Finding student accommodation can be tricky. If you want more information, check out our guide for Tips on Finding The Best Student Accommodation.

 

Moving in to your Student Accommodation

Once you’ve sorted out your student accommodation, it’s time to move in! Here are 3 of our top tips for moving into your new room:

1. Don’t over-pack:

Student rooms are notoriously small, probably smaller than your room at home, so you will need to be conservative with what you pack.

2. Set some rules:

This isn’t the most fun thing to do, but it is important, particularly if you are in a shared house / flat. Aspects such as keeping a bin rota, a cleaning schedule, or ground rules for noise can really help make sure there aren’t any problems further down the line.

3. Bring the essentials:

There are some things that all students forget about when moving into their flat. This includes soap, cleaning products, spare linen, and towels! Make sure these essentials are bought in advance to avoid trying to purchase them during your busy first weeks at uni!

If you want more tips on moving into your student accommodation, check out our full guide here.

 

How to Decorate your Uni Room

Once you finally move in, it’s time to decorate your university room! Your university room is your own space, so make sure you make it feel homely and a place that you can relax in.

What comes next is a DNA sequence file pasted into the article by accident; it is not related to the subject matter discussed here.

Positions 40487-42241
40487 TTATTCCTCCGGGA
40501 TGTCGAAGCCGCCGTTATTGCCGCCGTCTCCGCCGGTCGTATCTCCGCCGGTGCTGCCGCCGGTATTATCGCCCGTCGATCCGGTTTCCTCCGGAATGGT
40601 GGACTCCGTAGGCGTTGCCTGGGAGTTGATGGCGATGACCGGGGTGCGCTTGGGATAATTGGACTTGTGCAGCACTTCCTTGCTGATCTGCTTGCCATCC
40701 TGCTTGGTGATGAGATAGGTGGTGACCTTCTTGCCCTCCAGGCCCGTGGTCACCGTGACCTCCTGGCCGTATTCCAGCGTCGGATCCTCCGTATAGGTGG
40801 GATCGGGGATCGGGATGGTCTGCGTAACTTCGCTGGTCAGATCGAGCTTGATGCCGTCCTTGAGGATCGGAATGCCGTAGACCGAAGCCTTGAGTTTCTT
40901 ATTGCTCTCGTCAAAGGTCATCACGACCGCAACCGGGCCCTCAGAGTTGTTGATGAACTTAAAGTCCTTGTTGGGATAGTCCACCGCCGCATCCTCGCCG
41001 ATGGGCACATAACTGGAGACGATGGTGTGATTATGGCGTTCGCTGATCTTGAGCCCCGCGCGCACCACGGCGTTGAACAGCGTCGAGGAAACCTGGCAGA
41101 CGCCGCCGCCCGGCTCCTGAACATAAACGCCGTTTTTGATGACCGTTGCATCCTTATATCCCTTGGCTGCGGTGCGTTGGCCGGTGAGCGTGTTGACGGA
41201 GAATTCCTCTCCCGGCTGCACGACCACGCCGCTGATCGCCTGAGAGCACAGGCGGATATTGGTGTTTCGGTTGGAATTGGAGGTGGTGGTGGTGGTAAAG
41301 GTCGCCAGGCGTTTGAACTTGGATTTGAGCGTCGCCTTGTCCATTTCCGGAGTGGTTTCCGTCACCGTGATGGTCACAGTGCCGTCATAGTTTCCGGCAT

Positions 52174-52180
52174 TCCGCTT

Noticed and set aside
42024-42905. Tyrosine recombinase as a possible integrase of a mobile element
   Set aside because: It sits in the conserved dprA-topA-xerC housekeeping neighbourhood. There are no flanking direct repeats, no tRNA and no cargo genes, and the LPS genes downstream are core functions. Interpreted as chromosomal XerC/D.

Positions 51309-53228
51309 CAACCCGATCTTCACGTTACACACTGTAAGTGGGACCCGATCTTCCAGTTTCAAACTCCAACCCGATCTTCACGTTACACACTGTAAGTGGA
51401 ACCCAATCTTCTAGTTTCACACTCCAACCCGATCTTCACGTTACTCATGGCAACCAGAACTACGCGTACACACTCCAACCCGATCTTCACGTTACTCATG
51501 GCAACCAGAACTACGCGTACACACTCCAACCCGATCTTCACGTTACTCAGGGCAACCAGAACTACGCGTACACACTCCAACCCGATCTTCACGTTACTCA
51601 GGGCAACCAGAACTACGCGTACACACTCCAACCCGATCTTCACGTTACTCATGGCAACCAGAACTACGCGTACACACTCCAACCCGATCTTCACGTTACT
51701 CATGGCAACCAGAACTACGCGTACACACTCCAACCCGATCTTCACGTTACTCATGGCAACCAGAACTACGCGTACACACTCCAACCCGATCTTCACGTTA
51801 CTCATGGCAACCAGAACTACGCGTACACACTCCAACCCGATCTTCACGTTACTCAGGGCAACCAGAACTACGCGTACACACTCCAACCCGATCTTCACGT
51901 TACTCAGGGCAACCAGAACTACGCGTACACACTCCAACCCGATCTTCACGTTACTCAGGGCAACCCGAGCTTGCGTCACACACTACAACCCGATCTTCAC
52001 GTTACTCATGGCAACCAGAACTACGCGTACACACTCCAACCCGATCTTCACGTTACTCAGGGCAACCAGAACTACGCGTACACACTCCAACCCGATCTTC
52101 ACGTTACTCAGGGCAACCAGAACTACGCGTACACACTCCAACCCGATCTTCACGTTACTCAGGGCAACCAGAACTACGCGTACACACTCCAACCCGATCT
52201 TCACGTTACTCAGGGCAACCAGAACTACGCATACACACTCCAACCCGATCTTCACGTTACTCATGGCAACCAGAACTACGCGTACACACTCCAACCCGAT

1. Decorate with photos from your family and friends:

Moving out of home can be daunting and sometimes can feel lonely and one way to combat this is cover a section of your wall with happy memories. Having photos of your family and friends around your room can bring a smile to your face and make your room feel happier and less lonely.

2. Decorate with posters:

Sometimes your university room just needs brightening up! And as you cannot physically paint any of the walls, you can fill it with posters instead! It will add a pop of colour to your room and you can also stare at your favourite band, singer or actor when the essay writing gets a little bit too much!

3. Hang up fairy lights:

Let’s be honest, university rooms are often fairly dull in lighting- to brighten up your room you can add fairy lights. Fairy lights are a cheap and easy way to add a cheerful touch to your room. You can hang them up near your bed or on a notice board to give it that little extra something

4. Scratch a map:

If you love traveling, you can get a scratch map. This is pretty self-explanatory, you simply scratch the countries you have been to and underneath it reveals a different colour for each country! It is a nice personal touch to your room and is always a good conversation starter about where you have travelled to with any new friends you have.

5. Add a rug:

Carpets in university halls or old flats can often be tough. Having a soft rug or small feature mat by your bed can add that extra level of comfort that your feet will appreciate and it will also brighten your room and again make it feel more homely.

 

We have recently built a guide for decorating your student room on a budget, so check that out here.

If you need a bit of extra help decorating your university room, then we have compiled a list of 16 sustainable IKEA essentials that will help make your room stand out.